March 17, 1980
TO: Patrick J. O'Donnell, Clerk of the Legislature and William E. Holland, attorney for Association of Center Pivot Manufacturers
The association in question submitted an application for registration as a lobbyist. The application form showed the association as lobbyist and the association itself as principal. The office of the Clerk of the Legislature did not accept the same for registration and returned it to the association with a letter stating that an individual's name is required as lobbyist and that the association may be named as principal.
The attorney for the association then wrote to the Clerk's office explaining the situation and stating that the association would appreciate receiving an official determination as-to what action it should take on this matter and that it would await response before filing any revised application for registration. The matter has been referred by the Clerk to the Commission in the nature of a request for advisory opinion because
of the request of the attorney.
The letter from the attorney dated February 20, 1980, sets forth that the association's position is that there is no person who serves as lobbyist for the association. The association has no employees and has retained no one to represent it as a lobbyist. That under these circumstances it would be Misleading for
anyone to sign an application as "lobbyist" for the association. He further advises that the association in effect is only a convenient form for joint activity by its member companies on legislative matters where their interests are identical. The members, in working through the association are merely representing their own interests. Therefore, it could be argued that no registration whatsoever is necessary. In the interest of being certain to comply with Nebraska law, the members decided to submit an application to register the association as being the course of action rest accurately reflecting the circumstances.
The question presented appears to be whether the association which has no employees and has no one to represent it, may be registered as a lobbyist, and whether it in turn must have a registered lobbyist.
In this case, the association may not be registered as a lobbyist since it has not disclosed a principal which has authorized it to lobby on its behalf as required by §49-1480(2). See §49-1434(l) and (2). The letter of the attorney for the association indicates that the association has not retained anyone to represent it as a lobbyist and further indicates that the members, apparently referring to the corporate members of the association, are merely representing their own interests. Under these circumstances, and without more information, it would appear that each of the member corporations to the extent that it authorizes another, such as an officer or employee, to lobby on its behalf should have a registered lobbyist, who in turn, would be required to specify that corporation as its principal.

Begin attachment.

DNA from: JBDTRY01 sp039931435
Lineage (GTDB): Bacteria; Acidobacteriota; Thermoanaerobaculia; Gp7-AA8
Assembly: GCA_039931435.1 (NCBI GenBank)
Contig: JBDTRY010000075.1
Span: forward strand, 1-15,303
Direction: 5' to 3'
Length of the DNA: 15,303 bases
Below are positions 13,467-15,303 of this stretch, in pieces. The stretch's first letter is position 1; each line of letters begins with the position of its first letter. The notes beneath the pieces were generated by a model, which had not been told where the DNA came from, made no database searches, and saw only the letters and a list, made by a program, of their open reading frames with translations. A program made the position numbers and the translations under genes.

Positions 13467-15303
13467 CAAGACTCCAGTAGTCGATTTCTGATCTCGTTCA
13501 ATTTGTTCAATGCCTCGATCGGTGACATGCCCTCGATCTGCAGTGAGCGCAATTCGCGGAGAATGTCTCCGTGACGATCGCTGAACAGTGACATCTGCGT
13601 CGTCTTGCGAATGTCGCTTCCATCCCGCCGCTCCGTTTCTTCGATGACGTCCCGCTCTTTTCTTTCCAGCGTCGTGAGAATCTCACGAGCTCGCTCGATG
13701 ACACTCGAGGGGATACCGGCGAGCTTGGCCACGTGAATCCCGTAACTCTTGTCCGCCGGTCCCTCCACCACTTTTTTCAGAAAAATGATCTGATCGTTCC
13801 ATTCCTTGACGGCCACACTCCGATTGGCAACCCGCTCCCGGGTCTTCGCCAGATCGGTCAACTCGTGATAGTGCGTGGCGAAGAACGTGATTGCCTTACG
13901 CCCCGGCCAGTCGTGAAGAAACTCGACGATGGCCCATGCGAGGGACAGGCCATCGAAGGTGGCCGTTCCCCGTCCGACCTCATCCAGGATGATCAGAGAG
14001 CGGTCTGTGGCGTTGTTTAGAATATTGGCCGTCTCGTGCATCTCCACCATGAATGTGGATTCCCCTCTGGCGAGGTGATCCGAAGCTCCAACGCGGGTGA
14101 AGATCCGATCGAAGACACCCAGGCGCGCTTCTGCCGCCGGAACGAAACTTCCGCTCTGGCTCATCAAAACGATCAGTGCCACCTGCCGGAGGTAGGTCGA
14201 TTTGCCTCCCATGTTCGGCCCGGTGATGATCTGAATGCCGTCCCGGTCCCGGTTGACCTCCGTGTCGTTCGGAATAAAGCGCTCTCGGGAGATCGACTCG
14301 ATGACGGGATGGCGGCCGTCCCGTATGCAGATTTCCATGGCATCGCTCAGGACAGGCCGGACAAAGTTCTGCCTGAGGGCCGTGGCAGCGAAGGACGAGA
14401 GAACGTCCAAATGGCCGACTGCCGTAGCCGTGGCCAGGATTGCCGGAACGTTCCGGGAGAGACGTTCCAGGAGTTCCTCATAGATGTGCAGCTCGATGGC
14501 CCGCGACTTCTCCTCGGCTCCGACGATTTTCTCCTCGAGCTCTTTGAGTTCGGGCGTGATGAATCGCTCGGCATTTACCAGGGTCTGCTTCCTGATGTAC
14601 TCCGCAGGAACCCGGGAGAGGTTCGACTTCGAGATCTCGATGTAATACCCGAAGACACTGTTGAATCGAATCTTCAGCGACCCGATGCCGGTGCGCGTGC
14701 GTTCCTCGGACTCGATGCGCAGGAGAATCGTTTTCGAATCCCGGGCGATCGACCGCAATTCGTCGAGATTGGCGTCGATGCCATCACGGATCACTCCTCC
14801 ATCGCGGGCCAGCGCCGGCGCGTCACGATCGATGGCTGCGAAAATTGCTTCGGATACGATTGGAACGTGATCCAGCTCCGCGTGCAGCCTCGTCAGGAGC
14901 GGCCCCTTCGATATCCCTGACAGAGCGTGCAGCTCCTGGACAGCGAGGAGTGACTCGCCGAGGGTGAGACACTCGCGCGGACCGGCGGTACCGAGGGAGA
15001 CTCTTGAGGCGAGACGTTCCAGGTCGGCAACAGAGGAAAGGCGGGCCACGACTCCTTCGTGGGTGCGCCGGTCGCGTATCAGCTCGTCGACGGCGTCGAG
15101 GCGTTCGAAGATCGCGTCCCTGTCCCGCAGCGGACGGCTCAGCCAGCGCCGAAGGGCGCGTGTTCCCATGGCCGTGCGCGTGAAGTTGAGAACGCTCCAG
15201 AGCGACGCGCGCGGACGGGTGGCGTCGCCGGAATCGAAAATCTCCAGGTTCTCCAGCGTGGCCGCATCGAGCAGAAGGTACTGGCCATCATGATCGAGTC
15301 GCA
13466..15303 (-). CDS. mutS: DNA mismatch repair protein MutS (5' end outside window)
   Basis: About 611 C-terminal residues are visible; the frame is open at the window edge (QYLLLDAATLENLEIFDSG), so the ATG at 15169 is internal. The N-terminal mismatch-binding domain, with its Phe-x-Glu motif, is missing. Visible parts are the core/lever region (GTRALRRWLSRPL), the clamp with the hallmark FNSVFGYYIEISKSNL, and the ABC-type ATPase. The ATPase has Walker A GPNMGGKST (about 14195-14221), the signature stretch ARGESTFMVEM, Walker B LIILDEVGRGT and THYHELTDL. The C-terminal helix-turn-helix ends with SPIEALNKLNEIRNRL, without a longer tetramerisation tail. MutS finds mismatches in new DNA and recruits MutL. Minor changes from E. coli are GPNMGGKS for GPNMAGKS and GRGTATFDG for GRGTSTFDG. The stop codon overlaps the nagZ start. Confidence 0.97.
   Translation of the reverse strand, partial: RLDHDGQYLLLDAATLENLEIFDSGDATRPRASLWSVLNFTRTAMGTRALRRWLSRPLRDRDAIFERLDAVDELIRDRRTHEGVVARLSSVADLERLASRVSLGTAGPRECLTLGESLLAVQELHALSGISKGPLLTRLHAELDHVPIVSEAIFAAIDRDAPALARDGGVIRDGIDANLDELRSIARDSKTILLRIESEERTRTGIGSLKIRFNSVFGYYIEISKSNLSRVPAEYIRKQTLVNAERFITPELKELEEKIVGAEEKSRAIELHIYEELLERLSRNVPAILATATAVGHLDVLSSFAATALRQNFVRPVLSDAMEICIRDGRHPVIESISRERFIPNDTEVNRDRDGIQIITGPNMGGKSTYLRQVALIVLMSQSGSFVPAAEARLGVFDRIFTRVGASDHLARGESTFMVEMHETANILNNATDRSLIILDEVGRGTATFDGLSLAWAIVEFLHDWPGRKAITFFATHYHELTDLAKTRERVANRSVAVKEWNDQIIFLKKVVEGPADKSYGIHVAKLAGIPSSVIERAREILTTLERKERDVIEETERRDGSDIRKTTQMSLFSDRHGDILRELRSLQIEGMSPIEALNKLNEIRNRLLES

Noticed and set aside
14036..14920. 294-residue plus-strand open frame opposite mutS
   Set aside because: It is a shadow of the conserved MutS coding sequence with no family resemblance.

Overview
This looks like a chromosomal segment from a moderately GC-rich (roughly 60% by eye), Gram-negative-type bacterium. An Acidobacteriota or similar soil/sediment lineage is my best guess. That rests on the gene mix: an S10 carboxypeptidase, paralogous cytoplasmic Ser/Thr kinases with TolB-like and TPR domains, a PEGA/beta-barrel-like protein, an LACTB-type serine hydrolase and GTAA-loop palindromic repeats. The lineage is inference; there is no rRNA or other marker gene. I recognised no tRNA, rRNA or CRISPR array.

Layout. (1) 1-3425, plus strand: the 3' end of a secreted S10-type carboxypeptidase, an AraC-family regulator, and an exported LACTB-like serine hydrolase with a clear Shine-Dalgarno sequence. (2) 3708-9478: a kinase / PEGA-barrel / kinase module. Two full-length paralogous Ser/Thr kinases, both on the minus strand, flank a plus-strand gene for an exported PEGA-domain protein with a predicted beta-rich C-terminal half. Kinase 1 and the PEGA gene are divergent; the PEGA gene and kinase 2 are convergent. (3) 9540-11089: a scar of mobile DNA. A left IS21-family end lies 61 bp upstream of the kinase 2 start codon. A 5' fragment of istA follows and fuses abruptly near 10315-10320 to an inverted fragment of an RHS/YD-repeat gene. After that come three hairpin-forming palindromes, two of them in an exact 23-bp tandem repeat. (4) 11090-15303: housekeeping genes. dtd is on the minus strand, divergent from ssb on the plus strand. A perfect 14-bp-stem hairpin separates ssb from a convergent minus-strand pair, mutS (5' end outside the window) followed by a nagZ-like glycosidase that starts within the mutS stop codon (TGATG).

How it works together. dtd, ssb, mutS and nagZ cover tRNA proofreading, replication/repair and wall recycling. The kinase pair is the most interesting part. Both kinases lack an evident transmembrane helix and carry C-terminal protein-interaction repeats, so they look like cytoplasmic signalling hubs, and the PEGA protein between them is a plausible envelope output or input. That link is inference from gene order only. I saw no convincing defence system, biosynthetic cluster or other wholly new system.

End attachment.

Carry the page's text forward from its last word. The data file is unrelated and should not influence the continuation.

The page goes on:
An entity could, and may have to, be registered as a lobbyist for another depending upon the contractual relationship between the principal and that entity as lobbyist, but since an entity must function through individuals, the individual or individuals who actually engage in lobbying activities such as contacting senators in connection with legislation in which the entity is interested (by reason of its contractual relationship with its principal) would have to be registered as a lobbyist or lobbyists for such entity as principal.
In other words, there could be several tiers of lobbyists and principals, an individual as lobbyist for a lobbying entity and a lobbying entity as lobbyist for a given principal. The usual situation in which this is encountered is where a trade association engages the services of an independent lobbying firm, for which, in turn, its partners or employees do the actual "lobbying."In any case, it appears that the action of the Clerk's office in returning the application in question is in conformity with the provisions of §491480 and 49-1480(2).